The Boy loves what he calls "fake-out shirts"--where it looks like you're wearing a short-sleeved shirt over a long sleeved one, but really it's all one shirt. So that seemed like a good place to start here. I wanted to give it a little more visual interest, so I decided to try out a henley neckline too. I followed this tutorial from Melly Sews for the button placket, but I decided to just do a squared-off neck binding instead of the tapered one she describes. I loved this method for attaching the binding and will definitely use it again--I used zig-zag stitches on both the inside and outside to make sure there was plenty of stretch in the neck band even though the button placket meant that the stretch wasn't really necessary.
|Plenty big neckline|
I also braved my serger for this shirt. While it wasn't really even necessary, I figured, I HAVE one, so I might as well use it, especially for stretchy knits. But after my first experiment with the serger on this knit top, I still wasn't confident because the machine seemed to be dropping stitches.
This is where I tell you about how much I love my neighborhood. Around the corner from me (about two blocks away), there is a relatively new little sewing shop called d & t. They have darling fabrics, a small selection of notions, handmade clothing, and work space. They teach classes there, but what has really appealed to me is the open sewing. I finally made it over there for the first time this weekend, and the woman there (I'd better get her name next time, huh?) futzed around with my serger until it was running smoothly. Huzzah!
|The serger works!|
At home, using my regular sewing machine, I had already made the button placket, sewn the shoulder seams, and attached the short sleeves to the shoulders. Then I used one of their machines with a double-needle to hem the short sleeves and attach the long ones (cut out of the sleeves of an old t-shirt so they were already hemmed). Once the serger was no longer dropping stitches, I sewed up the sleeves and sides of the shirt, then hopped back over to the machine with the double needle to hem the bottom! It was so nice to switch from machine to machine (lucky for me it wasn't too busy in there)--that alone was worth the (VERY reasonable) price of admission ($5 an hour, and the first 1/2 hour free! Are you kidding me?), and on top of that I now have a perfectly functioning serger!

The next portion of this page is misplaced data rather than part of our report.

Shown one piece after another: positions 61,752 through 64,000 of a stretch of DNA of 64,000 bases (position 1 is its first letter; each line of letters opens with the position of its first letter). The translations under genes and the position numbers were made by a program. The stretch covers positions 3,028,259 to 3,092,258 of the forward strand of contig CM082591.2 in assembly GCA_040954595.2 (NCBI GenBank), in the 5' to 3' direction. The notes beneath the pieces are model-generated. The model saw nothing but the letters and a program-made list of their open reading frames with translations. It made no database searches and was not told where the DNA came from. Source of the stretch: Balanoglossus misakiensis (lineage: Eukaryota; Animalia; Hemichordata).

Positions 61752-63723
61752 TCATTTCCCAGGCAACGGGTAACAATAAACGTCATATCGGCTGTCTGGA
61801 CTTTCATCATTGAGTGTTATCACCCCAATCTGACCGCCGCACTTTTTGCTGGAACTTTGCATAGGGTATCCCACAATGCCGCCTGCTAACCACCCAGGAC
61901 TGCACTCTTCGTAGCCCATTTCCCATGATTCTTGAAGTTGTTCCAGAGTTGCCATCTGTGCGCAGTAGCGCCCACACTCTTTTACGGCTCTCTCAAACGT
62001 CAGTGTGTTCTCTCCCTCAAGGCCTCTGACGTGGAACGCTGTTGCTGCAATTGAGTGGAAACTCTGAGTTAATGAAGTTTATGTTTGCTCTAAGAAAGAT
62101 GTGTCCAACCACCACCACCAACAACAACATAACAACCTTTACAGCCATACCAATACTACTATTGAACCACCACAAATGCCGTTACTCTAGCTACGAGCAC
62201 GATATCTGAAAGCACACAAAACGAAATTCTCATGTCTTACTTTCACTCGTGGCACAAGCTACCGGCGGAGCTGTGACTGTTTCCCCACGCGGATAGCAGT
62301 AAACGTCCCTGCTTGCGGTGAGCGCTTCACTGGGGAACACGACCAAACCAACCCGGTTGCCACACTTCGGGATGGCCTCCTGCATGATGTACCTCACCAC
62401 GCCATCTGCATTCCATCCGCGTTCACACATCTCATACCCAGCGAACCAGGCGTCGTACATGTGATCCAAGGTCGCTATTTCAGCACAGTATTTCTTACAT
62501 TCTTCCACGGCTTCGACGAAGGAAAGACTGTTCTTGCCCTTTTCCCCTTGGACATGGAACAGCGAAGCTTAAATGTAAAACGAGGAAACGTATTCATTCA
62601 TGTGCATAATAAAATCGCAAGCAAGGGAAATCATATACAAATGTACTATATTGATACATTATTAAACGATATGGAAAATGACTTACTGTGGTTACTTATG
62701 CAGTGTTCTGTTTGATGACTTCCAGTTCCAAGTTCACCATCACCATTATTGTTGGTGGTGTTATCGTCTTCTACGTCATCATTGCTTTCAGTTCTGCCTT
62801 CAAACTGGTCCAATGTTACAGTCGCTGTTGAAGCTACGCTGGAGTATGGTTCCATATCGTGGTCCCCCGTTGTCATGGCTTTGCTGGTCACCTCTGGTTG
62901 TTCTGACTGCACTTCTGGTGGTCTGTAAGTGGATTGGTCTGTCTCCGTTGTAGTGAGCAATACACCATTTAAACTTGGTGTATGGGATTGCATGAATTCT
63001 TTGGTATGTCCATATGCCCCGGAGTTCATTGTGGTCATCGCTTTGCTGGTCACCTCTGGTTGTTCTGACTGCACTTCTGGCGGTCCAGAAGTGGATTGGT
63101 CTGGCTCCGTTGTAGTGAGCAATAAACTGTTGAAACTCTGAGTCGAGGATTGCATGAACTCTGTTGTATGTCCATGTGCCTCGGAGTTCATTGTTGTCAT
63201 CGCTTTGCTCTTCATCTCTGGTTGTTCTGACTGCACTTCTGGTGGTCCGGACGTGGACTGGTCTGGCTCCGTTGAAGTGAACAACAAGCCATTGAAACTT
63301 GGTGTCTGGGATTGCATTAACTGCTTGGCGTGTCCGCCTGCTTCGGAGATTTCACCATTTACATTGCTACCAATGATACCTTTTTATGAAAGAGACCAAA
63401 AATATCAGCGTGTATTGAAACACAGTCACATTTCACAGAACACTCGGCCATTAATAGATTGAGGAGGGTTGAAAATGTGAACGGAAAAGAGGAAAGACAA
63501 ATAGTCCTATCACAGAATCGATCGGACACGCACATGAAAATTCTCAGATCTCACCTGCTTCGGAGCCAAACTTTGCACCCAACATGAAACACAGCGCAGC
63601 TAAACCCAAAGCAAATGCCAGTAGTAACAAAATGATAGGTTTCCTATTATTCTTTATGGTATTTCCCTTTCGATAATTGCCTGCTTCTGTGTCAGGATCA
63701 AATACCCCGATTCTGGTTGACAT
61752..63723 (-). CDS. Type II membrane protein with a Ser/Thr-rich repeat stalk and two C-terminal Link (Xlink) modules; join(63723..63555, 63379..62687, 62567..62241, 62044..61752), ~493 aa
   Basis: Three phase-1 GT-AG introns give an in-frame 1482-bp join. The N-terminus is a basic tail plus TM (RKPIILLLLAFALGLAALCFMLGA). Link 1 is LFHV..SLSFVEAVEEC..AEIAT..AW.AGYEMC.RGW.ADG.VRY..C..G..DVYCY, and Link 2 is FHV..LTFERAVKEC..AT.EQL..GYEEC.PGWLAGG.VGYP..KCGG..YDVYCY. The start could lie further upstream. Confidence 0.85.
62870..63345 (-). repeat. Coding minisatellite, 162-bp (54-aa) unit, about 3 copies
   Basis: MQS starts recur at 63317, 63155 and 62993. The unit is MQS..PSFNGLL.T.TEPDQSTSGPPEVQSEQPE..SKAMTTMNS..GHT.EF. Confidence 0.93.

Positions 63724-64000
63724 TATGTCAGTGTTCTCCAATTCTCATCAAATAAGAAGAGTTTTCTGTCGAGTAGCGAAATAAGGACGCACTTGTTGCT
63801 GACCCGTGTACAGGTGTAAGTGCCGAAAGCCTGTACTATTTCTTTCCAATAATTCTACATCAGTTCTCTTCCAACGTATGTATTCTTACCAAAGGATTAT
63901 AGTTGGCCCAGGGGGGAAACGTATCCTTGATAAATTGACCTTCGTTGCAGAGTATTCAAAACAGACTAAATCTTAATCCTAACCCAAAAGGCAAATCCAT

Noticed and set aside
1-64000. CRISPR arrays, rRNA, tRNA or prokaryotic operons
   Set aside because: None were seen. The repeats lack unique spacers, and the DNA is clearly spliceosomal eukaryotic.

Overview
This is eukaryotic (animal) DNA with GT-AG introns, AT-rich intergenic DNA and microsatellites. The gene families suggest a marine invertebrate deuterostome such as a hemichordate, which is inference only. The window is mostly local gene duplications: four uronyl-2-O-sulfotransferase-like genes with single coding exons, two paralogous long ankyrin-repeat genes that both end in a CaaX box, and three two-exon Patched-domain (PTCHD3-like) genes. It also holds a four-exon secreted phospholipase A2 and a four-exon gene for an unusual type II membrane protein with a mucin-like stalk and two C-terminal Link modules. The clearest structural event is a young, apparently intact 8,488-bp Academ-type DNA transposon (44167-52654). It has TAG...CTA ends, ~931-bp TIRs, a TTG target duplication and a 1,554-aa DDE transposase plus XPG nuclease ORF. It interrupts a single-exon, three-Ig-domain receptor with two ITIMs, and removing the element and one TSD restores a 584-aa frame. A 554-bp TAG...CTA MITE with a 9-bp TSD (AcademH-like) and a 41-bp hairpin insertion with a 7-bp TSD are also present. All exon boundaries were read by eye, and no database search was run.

Oh, and I can't forget to mention a very important bonus-- d&t has a kids' play area set up in one corner! Little Sister came with me for open sewing, and she played there QUIETLY AND WITHOUT BUGGING ME for over an hour! Over an hour! She can barely go 10 minutes at home! I don't know if the novelty will wear off the next time we go in, but wow, it was so relaxing. I could ask an expert any little question that came up while working on my project, Little Sister was happy and playing, I came home with a practically finished project, there were other crafters there working on their own projects and contributing to an atmosphere of friendly creativity--it was awesome. Loved it. Can't wait to go back.
|Run, don't walk.|
|Maybe I should think about making him some new pants, too?|
Here's a closer look at the knit fabric, which is very soft, but a little tricky to work with AND kind of see-through if you hold it up to the light.
|It somehow doesn't look see-through when he's wearing it though.|
It works, but I'm not sure about the neckline. It came out just the way I planned (which is to say, yes, I did it that way on purpose), but when I saw it finished I wasn't sure if I liked the open tab at the top after all. I thought about adding an extra button there, but there wasn't enough room to space the buttons evenly, so I'm just leaving it as is. I could just sew it closed, the neckline is plenty wide. Thoughts?